At around 1.20pm on Thursday the 27th of October I received a phone call from one of the three internationals who had come to the aid of a Palestinian schoolgirl near Qurtuba School, and who were now under attack from a mob of settlers.
I made my way quickly to the end of Shuhada Street, stopping at the soldiers’ post there. All the buildings immediately beyond this post on the left are the Beit Hadassah settlement buildings. On the right, a narrow stone staircase leads up to a hillside path which leads to Qurtuba School. By this time the three internationals and the Palestinian child had been removed from the area by the police and army.
I stayed on Shuhada Street and began walking with the Palestinians to the end of the street, waiting at the bottom of the stone staircase until they had reached the apparent safety of the hillside path. On one occasion during the next hour four settler children followed me back along Shuhada Street, throwing stones at me. I was also spat at and shoved in the chest by two 18 year old settler males. I was told by the soldiers who were standing on the street that the Israeli Army were unable to ensure my safety.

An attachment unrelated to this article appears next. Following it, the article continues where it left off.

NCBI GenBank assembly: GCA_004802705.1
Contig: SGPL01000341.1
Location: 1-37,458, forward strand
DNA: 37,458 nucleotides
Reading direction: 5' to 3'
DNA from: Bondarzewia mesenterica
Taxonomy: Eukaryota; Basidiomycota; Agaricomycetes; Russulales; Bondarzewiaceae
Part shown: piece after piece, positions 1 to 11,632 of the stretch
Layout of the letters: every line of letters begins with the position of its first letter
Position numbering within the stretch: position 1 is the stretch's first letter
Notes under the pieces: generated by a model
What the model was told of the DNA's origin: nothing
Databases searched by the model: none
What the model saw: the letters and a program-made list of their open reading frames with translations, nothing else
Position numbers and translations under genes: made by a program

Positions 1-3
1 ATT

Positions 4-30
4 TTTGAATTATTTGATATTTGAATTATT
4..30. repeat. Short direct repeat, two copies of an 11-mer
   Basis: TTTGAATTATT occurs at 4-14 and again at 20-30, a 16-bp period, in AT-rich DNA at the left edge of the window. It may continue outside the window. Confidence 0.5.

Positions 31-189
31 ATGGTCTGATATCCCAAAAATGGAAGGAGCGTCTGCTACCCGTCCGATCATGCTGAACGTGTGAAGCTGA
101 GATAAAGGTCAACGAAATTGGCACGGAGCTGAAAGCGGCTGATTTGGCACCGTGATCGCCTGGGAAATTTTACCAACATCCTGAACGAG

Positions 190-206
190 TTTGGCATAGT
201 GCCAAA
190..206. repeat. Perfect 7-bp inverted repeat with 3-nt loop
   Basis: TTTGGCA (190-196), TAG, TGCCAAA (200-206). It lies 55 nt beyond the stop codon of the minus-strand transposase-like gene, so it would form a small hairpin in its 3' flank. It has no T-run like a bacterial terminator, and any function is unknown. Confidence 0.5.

At 2.30pm I walked with three Palestinian women to the bottom of the staircase, waiting until they had reached the top before I left. Seconds after I turned to leave, I heard several loud crashes and screams from the top of the staircase. I turned to see at least two teenage settler girls who had jumped up from behind a wall next to the path the Palestinian women were now on, throwing bottles and stones at them. The women retreated several metres to the top of the staircase, but were now effectively stranded there as four or five settler men (one of whom was brandishing a power drill) had now approached the bottom of the staircase.
I shouted to the soldiers to do something and went to join the women who were still trapped at the top of the stairs, but out of range of the missiles which continued to fly in their direction. The soldiers remained standing on the street with the settler men.
Five Palestinian kids had now arrived at the bottom of the stairs, and were being prevented from passing by the soldiers and settlers there. As I made my way back down the stairs to join the kids, the settler with the power drill began waving it in the air, shouting. He then charged at the kids, chasing them away. The soldiers continued to stand on the street.
Two police officers then arrived who despite requests to assist the stranded women continued to do nothing for 10 minutes until the settler girls who were throwing the rocks and bottles had left. They then went up to the women to escort them along the path. The soldiers continued to stand on the street.